• Your condescension is unwarranted. I said Milo lies and distorts because lie and distort he does. That he does so in the context of giving his opinions makes that no less true. (Take, for example, his claim that only five percent of the Alt-Right is anti-semitic: a complete lie, angrily refuted on the leading Alt-Right platforms The Daily Stormer and The Daily Shoah, whose hosts were outraged to have their anti-Jewish sincerity challenged.) I suspect I agree with many of Milo’s opinions once the preening hyperbole and perverse embellishments have been stripped out of them. If I was talking about his opinions I would say so.

  3. Samedi says

    I don’t see the use of rhetoric as the core problem with our current political discourse. The problem, in my view, is the quality of the rhetoric. The articles and blog posts I read these days (Quillette thankfully excepted) are filled with demonization, hyperbolic emoting, and unthinking name-calling. This vulgar rhetoric is tedious and deeply unintelligent. It exacerbates divisions, driving people towards an us-versus-them mentality. My quixotic hope is that grown-ups on all sides will tire of the current trend and promote a more civil and intelligent discourse, one that promotes understanding instead of hostility.

  4. Intersectional Playboy says

    Rhetoric and fact-loose discourse is just as common on the left as the right. One need only take a gander at The Daily Show or, say, any of the numerous Hollywood personas that pronounce on cultural and political issues. There you’ll find spiels populated by atrocious arguments – and often non-arguments. And countless people see video snippets of partisan, propaganda-peddling ‘news’ items from The Young Turks, AJ+, and so forth, on their social media feeds daily (and there are right-leaning outlets pumping stuff out that’s just as bad, of course).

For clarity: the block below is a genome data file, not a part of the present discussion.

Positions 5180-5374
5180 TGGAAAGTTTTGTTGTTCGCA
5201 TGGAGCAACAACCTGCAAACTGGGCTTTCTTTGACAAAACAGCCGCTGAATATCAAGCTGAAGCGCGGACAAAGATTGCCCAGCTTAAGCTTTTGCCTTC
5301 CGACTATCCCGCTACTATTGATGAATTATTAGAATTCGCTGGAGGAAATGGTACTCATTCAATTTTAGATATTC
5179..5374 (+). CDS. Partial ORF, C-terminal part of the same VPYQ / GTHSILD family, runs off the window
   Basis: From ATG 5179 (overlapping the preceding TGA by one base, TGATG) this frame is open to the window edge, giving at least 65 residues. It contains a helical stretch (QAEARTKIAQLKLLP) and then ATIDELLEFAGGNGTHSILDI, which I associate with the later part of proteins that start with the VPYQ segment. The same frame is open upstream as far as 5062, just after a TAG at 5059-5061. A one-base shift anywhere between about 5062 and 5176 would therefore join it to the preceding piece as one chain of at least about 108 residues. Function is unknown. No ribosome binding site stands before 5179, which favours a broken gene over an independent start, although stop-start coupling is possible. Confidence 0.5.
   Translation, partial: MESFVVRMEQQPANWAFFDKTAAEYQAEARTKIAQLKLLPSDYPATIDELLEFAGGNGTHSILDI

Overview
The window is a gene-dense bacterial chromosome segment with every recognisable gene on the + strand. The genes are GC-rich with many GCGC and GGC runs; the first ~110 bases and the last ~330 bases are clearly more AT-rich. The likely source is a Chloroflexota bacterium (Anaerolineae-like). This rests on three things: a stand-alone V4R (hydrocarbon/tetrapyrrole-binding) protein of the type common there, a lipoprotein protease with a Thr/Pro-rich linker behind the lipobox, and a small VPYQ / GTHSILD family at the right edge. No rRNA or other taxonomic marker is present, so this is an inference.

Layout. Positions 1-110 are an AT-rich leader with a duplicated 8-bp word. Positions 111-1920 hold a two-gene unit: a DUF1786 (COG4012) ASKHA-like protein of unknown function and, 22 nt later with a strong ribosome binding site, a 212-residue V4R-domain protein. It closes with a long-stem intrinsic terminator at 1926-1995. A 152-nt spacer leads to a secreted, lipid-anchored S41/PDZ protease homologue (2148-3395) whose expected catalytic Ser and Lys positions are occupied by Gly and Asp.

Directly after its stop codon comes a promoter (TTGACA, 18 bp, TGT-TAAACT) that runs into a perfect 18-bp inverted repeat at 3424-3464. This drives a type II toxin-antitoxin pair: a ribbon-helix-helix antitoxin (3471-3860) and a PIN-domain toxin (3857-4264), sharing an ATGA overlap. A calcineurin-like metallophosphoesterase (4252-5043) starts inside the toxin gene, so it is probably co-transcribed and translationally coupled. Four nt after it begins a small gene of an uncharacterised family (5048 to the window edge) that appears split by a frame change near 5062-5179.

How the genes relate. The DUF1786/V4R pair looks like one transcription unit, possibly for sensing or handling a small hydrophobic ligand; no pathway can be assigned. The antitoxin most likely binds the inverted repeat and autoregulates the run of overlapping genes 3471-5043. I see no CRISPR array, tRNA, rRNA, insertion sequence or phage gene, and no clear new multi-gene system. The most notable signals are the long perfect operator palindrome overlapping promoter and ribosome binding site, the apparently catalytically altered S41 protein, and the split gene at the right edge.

People are partisans and like hearing confirmatory statements, regardless of warrant. And there’s probably much more added incentive, in addition to this, because rhetorical discourse can win over fence-sitters and the otherwise ambivalent and easily swayable – swayed because they simply aren’t exposed to anything else, or swayed because sensuous verbiage pushes the right buttons and elicits their latent preferences and opinions. So, to the author, I would say: If you think rhetoric is only a mainstay on the right these days, you should look harder. Moreover, when one side is deploying underhanded yet effective tactics and cannot be policed by an impartial third-party to desist from doing so, it is game-theoretically rational for the opposition to follow suit.

  5. Ben “One hopes that there can still be places where truth-seekers of all sides can meet for truly honest and productive conversation.” Herein lies the major problem. We have a great shortage of “truth seekers” (whatever that means), and a great many, well educated, brain manipulators and fighters for their view of truth and reality. The political class of the right wing seem incapable of fighting against these ideas ie the safe schools program in Australia.

    It is basically a left v right war of ideas that has just started. The right has not fought against the left with any determination until recently, I suspect they felt the left held a morally upper hand. They are just learning to develop some muscle.

    From my arm chair, it appears the left had become so weird they invited this fight into their well furnished living room.